Update: Wal-Mart & the Morning After Pill

Here’s an update on a posting from a couple of weeks ago, calledWal-Mart & the Morning After Pill.

Yesterday, Reuters had this story: Wal-Mart pharmacies to carry morning-after pill.

Wal-Mart Stores Inc. said on Friday that all of its pharmacies would carry morning-after contraceptive pills, bowing to pressure from states seeking to force the world’s biggest retailer to do so.
In a statement posted on its Web site, Wal-Mart said all of its pharmacies would begin carrying “Plan B” contraceptives as of March 20, but added that workers who did not feel comfortable dispensing a prescription could refer customers to another pharmacist or pharmacy.

A Wal-Mart spokeswoman said the company would not comment beyond the contents of the statement.

“We expect more states to require us to sell emergency contraceptives in the months ahead,” Ron Chomiuk, vice president of pharmacy for Wal-Mart, said.

“Because of this, and the fact that this is an FDA-approved product, we feel it is difficult to justify being the country’s only major pharmacy chain not selling it,” he said.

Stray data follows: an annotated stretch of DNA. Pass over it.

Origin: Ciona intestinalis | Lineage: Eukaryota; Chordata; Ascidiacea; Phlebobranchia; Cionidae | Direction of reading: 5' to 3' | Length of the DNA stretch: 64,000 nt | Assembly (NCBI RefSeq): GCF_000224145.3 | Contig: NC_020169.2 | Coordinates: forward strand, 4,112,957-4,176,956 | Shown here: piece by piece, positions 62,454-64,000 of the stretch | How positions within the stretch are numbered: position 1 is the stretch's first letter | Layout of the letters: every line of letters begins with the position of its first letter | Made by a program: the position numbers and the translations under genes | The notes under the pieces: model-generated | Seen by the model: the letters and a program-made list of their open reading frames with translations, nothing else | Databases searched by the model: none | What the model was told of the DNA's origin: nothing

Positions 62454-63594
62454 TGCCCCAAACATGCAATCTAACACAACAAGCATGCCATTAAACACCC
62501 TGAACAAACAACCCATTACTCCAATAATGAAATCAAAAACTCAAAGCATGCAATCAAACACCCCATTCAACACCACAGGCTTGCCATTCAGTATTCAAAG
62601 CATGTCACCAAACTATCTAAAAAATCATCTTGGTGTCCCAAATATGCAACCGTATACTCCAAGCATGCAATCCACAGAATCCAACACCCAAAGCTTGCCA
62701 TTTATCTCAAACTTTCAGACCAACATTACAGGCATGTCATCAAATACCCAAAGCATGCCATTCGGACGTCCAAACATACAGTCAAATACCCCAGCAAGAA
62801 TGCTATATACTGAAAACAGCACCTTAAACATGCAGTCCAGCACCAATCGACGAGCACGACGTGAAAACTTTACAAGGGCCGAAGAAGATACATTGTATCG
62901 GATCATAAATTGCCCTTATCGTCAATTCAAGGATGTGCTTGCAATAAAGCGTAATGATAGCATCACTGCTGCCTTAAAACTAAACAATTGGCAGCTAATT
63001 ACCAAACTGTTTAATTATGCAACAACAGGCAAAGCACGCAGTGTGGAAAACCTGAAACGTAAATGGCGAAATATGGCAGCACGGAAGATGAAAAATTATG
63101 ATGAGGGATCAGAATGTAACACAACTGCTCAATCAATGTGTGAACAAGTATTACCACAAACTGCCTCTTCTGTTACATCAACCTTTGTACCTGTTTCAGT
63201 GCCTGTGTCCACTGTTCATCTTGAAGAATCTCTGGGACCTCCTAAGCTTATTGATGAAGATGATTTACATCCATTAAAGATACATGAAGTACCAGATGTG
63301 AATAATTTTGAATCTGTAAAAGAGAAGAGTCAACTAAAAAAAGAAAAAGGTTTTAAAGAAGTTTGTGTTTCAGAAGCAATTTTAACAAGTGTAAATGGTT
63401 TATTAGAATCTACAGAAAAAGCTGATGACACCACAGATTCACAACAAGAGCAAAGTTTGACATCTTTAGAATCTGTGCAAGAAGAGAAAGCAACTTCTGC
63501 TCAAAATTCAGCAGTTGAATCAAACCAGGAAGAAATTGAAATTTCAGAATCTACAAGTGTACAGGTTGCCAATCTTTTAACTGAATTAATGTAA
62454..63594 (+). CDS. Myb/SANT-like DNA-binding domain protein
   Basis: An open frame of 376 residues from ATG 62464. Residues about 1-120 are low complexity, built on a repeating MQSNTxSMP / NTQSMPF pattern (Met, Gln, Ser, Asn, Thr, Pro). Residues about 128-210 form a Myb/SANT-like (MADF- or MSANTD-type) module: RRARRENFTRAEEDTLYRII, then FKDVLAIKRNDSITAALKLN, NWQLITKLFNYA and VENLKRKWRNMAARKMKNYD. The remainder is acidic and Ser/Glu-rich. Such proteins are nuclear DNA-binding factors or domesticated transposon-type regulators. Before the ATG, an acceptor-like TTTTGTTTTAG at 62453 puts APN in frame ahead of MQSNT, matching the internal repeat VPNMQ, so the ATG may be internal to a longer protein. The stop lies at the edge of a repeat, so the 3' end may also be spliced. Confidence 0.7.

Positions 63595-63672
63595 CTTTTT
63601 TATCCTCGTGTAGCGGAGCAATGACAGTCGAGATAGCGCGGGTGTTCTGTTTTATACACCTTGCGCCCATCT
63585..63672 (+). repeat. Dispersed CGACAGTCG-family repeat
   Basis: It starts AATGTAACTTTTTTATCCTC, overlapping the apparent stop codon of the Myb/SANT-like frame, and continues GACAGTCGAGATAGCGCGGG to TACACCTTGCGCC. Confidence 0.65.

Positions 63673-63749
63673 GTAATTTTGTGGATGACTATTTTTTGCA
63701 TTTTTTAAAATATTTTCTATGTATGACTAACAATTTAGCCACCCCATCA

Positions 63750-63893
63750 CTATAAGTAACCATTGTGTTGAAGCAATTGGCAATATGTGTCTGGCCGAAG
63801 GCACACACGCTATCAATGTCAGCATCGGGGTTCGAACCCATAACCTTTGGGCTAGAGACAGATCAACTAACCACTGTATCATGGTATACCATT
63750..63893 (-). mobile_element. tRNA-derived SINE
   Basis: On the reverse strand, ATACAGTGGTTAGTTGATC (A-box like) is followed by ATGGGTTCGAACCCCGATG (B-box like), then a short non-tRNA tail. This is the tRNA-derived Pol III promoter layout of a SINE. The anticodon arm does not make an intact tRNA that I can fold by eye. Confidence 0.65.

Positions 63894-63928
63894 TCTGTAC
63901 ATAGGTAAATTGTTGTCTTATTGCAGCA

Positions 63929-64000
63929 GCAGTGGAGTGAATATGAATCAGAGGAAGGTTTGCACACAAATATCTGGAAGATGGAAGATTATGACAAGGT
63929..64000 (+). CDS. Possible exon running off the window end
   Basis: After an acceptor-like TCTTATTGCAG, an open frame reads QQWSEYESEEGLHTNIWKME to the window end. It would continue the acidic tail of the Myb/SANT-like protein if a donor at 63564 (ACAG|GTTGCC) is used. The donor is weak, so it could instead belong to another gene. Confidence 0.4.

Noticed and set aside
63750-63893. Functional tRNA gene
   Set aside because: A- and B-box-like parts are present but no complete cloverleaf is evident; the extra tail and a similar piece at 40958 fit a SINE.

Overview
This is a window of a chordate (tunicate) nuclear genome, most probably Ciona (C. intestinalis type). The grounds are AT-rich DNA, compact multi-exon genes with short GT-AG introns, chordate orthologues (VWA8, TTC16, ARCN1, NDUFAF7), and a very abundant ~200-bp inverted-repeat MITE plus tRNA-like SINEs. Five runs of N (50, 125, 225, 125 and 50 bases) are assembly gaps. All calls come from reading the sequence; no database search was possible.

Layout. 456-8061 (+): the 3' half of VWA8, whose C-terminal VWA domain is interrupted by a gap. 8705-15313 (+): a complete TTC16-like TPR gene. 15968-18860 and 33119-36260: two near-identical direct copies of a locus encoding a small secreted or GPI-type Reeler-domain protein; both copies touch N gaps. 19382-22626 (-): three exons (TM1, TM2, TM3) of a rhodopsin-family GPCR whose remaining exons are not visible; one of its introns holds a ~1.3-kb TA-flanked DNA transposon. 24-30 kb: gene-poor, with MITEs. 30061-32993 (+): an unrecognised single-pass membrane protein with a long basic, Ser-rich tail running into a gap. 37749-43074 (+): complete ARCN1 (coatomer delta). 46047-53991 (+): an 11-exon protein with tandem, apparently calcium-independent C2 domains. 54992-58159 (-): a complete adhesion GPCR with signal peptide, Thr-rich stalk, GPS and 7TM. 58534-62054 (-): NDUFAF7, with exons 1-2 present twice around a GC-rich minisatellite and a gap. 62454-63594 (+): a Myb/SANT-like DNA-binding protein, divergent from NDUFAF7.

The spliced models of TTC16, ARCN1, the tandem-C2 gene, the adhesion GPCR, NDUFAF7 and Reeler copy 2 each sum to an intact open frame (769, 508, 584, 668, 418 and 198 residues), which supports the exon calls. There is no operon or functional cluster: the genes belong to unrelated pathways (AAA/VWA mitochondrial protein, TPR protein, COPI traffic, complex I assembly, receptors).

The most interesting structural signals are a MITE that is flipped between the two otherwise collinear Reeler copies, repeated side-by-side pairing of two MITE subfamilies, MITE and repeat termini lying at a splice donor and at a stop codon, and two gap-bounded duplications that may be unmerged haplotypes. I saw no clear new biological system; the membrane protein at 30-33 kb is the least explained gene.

It’s anyone’s guess, of course, just what is really motivating Wal-Mart here. When a corproration attributes a change in behaviour to pressure from government, it could mean:
a) we’re bowing to pressure from government;
b) we’re using “pressure from government” as an excuse to do something we wanted to do anyway;
c) we’ve some other motive which no one outside the corporate boardroom will ever figure out.

It’s also interesting to consider the implications of Wal-Mart’s claim that “workers who did not feel comfortable dispensing a prescription could refer customers to another pharmacist or pharmacy”. This sort of proviso holds the possibility of making the promise to carry the pill a bit hollow; there’s not much benefit to customers in need if you stock the product but employees are unwilling to dispense it. Policies like that are usually called “conscience clauses,” and are designed to protect employees from having to participate in an activity that violates their personal ethical or religious convictions. That sounds like an admirable policy. Of course, problems arise when those personal convictions interfere with doing one’s job, and in particular when it poses a serious obstacle to customers (or patients) getting the products and services they need.

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